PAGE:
The first leaders debate: The battle for small advantages

Stephen Maher: Trudeau and O’Toole—two leaders fighting for their political careers—stood out in a debate that may have been short on substance but not drama
Trudeau and O'Toole during the French-language leaders debate, on Sept. 8, 2021 in Gatineau, Que. (/Justin Tang/CP)
Liberal leader Justin Trudeau and Conservative leader Erin O’Toole try to get their points across during the federal election French-language leaders debate, Wednesday, September 8, 2021 in Gatineau, Que. THE CANADIAN PRESS/Justin Tang

The French language debate Wednesday night seemed to signal that we will be in a war of attrition for the next 12 days, a fierce battle for small advantages in an election that will be decided by small advantages.

According to a big poll by Leger, arguably the best Canadian pollster, in the days leading up to the debate the Conservatives and Liberals were tied.

Justin Trudeau, a talented performer when he has fire in his belly, has managed to claw himself back into contention after Erin O’Toole, a moderate, reasonable man with a lot of reasonable-sounding plans, looked to be running away with the race. But the Conservative freight train seemed to lose steam this week, after a TVA debate in which O’Toole tried to not to explain his position on an assault gun ban, which sentenced him to days of stories where he tried not to clarify his position, then clarified it, then changed it. The daily grind of gun headlines seems to have worn away at his support, which is natural enough when you consider that a lot of it was new, from people who only a few weeks ago had been planning to vote for the Liberals.

After he overtook Trudeau so early in the campaign, it was natural for the media to subject his plans to greater scrutiny, and natural for Trudeau to attack him, and it appears to have worked, so that now the two parties are close.

O’Toole’s French is workmanlike, a lot better than it was, but he is not at ease as Trudeau is, and he failed to connect emotionally on Wednesday night, although who knows? For francophones who don’t know him before the campaign, he at least had an opportunity to introduce himself.

Trudeau, on the other hand, was intense, talking fast and urgently, defending his government with confidence and passion, effectively enough that I found myself forgetting at times that we are going through an unnecessary election because of him.

He seemed to score blood twice—once from O’Toole and once from Yves-François Blanchet.

O’Toole has created some fiscal room in his platform by promising to cancel the Liberals’ child-care deals with the provinces, which would mean taking $6 billion from Quebec, which will displease them. This policy was an election-winning strategy for Stephen Harper in 2006, and ought to appeal to families with a stay-at-home parent, but O’Toole, in the French language debate with the biggest audience, was under attack for taking money from Quebec, which seems unlikely to help him.

Late in the debate, Trudeau turned on Blanchet, in what looked to be a rehearsed bit of theatre, accusing the Bloc leader of questioning his status as a Quebecer: “I’ve always been a Quebecer, I’ll always be a Quebecer,” he stormed, while Blanchet told him to relax.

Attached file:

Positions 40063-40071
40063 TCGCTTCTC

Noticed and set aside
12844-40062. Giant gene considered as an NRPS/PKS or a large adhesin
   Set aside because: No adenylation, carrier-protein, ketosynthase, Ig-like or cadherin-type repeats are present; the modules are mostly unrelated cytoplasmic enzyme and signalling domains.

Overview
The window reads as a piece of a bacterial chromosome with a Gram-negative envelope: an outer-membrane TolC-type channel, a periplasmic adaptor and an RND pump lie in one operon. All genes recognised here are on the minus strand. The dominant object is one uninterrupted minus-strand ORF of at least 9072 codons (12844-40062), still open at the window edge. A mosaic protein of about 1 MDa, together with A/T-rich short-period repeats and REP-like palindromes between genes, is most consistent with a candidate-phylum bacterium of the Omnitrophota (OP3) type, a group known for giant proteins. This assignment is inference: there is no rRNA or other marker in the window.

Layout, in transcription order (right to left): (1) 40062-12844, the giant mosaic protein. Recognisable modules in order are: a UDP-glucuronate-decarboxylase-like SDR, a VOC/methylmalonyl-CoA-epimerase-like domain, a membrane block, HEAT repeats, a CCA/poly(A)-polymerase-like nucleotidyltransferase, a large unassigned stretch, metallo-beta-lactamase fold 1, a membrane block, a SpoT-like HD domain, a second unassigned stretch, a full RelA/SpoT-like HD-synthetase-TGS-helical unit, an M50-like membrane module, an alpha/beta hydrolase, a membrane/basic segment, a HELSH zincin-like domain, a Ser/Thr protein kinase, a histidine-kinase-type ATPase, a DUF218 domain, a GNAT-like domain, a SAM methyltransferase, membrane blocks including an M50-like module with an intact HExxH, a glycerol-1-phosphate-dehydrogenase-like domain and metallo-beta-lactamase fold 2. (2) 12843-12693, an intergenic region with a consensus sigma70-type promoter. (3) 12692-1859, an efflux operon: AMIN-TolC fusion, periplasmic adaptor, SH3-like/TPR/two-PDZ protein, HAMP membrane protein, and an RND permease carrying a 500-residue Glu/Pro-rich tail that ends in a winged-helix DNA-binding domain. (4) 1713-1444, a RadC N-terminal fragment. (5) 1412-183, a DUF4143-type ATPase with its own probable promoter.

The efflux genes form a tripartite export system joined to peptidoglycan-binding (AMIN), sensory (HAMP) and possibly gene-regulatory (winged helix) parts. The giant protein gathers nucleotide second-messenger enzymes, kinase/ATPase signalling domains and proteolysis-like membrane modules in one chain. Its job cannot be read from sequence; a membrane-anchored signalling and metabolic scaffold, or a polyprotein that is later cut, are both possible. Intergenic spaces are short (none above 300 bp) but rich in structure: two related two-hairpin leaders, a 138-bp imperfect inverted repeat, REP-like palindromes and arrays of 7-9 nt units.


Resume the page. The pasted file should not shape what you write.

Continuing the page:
I have no idea how this will play with the francophone voters who both Blanchet and Trudeau are courting, but Trudeau tweeted the exchange right after the debate, and he was cheered on by supporters online, so he seemed to think he had connected, and there is no doubt that he showed fire, which might help pump up his own supporters, who have to be feeling down in the dumps about how this whole election thing is going.

None of the other leaders seemed to stand out or connect in a meaningful way in the course of the night, although Blanchet’s charms are often lost on me, so I won’t be surprised to learn that I missed something from him that francophone Quebecers liked.

The polls have not shown any huge swings in Quebec since the beginning of the campaign. The NDP and the Tories are both up a bit. Trudeau was likely trying to polarize the contest between the Liberals and the Bloc with his intense attack on Blanchet, squeezing out the Tories in time-honoured late-campaign Liberal fashion. We will have to wait to see if that works.

This means the big show will be the English debate on Thursday night, in which O’Toole gets one shot, in his own mother tongue, to make his pitch to Canadians, and score some points on Trudeau.

Both men are fighting for their political careers, and both of them have considerable skills, so there is no reason for either of them to save ammo for later. It will likely be intense, and may help voters choose between these two leaders.

This election, though unnecessary, is turning out to be much better than the last one, in which an uncommunicative Andrew Scheer was unable to explain himself to voters adequately after Trudeau had been revealed to have worn blackface on several occasions, and Jagmeet Singh, although he was an appealing presence, underperformed. Everyone seemed to have done worse than expected, and voters had to end up feeling like they were making the best of a bad situation when they marked their ballots.

This time, so far nothing horrible has been revealed about the Prime Minister and the opposition has presented a more palatable alternative to him, which is good news for the voters, who only have to pay attention for another dozen days.